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Migrants in New York City will receive prepaid debit cards, not credit cards, for designated goods – The Associated Press

February 27, 2024

Copyright 2024 The Associated Press. All Rights Reserved.
An immigrant family show their paperwork to security guards at the Roosevelt Hotel, Tuesday, Jan. 9, 2024, in New York. Social media users are misrepresenting a new pilot program in New York City that will provide migrants with prepaid debit cards for designated goods. (AP Photo/Mary Altaffer)
CLAIM: New York City is giving credit cards to migrants living in the U.S. illegally.
AP’S ASSESSMENT: Missing context. The city is launching a pilot program that will provide migrants with prepaid debit cards to buy only food and baby supplies, according to a spokesperson for the mayor. Participants will be allowed to shop with the cards at bodegas, grocery stores, supermarkets and convenience stores. The goal is to cut costs, officials said.
THE FACTS: Amid a massive influx of migrants to New York City, social media users are misrepresenting the new program with false claims about the type of aid participants will receive.
“Lunatic Democrats handing out credit cards to foreigners while Americans are struggling,” reads one post on X, formerly Twitter, that had received approximately 7,900 likes and more than 3,800 shares as of Tuesday.
A Facebook post reads: “Want to bet that New York City’s illegal crisis is going to get worse? $53,000,000.00 in free credit cards ensure that it will. New York will fall very soon.”

But migrants will get prepaid debit cards as part of the New York pilot program — not credit cards — with which they will only be permitted to purchase food and baby supplies at certain types of retailers.
The cards are a possible replacement for non-perishable food boxes the city currently provides to migrants. They will be loaded with an average of $12.52 per person, per day for 28 days, according to Kayla Mamelak, a spokesperson for New York City Mayor Eric Adams. SNAP and WIC, federally funded health and nutrition programs, already use similar prepaid cards to dole out benefits.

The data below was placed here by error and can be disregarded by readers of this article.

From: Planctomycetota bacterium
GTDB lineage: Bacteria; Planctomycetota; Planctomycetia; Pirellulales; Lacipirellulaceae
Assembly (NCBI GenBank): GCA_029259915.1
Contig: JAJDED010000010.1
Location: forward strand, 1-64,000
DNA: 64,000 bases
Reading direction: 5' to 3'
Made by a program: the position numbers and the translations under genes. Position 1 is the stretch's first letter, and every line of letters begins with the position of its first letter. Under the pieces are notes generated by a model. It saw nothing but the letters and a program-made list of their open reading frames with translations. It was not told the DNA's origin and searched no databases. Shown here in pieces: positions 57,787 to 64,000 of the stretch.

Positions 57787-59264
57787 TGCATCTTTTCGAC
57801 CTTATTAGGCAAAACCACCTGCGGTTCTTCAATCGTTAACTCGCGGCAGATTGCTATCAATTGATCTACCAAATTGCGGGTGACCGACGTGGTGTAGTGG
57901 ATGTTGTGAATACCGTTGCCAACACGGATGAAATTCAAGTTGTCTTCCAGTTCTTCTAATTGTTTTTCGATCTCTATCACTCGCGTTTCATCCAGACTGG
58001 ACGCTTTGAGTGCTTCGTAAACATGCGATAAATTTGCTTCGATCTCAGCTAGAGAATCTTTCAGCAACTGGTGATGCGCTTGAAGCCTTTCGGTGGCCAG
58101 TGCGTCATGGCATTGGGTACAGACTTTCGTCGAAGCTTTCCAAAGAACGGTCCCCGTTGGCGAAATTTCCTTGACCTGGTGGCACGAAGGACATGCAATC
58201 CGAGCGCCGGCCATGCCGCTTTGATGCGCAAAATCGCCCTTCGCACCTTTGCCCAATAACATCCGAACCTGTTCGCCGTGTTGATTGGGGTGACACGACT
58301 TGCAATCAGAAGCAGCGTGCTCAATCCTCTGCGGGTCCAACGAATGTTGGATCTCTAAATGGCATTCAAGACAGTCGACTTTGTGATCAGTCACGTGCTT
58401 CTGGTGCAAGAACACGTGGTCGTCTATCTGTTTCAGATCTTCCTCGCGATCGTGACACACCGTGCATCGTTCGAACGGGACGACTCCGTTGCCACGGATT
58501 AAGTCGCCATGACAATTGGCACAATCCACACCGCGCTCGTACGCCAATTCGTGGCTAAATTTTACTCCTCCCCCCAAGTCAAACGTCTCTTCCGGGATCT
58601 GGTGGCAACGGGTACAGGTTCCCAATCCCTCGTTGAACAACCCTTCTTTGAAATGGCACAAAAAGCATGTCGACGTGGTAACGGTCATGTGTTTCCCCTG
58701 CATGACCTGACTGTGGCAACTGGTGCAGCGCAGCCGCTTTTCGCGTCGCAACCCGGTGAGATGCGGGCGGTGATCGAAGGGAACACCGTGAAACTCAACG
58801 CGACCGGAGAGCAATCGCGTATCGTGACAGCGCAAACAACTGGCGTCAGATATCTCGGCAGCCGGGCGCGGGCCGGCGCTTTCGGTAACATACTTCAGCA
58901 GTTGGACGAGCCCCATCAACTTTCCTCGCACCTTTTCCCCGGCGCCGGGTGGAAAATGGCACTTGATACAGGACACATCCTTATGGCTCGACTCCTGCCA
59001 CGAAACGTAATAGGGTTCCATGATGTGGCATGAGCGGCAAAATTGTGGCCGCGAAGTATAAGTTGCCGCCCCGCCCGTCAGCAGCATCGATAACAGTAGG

New York City has allocated $53 million to the pilot program, which officials say will save $600,000 per month and $7.2 million annually. The program will also allow migrants to purchase food and baby supplies of their choosing. Adams said at a press conference on Monday that beyond savings, officials hope using the cards at area retailers will help stimulate the local economy.
About 35 minutes into the press conference, Adams addressed the veracity of the claims spreading online.
“We need to dispel the rumor that we gave American Express cards to everyone,” he said. “That is just not true.”
Credit cards and debit cards are two very different types of payment methods. When using a credit card, a consumer borrows money that they must repay on a certain due date. Debit cards are linked to a bank or credit union account, meaning one generally can’t spend more money than they have in their account. Prepaid debit cards must be loaded with money before they can be used, as they are not linked to a bank or credit union account.
Mamelak told The Associated Press that migrants in the “cost-effective technology pilot program” will only receive prepaid debit cards.
“We will provide prepaid debit cards to an initial 500 migrant families with children who may use the prepaid cards exclusively at bodegas, grocery stores, supermarkets, and convenience stores to ensure the money is spent on food and baby supplies,” she wrote in an email.
Mamelak explained that participants “will be required to sign an affidavit affirming that they will be using these cards for the intended purposes” and that doing otherwise will risk removal from the program.
Mobility Capital Finance, or MoCaFi, the company that New York City is partnering with to launch the program, confirmed to the AP that the cards “are not credit cards.”
MoCaFi said the program is expected to begin later this month. If the program is successful, the city will expand it, Adams said at Monday’s press conference.
This is part of AP’s effort to address widely shared misinformation, including work with outside companies and organizations to add factual context to misleading content that is circulating online. Learn more about fact-checking at AP.
Copyright 2024 The Associated Press. All Rights Reserved.


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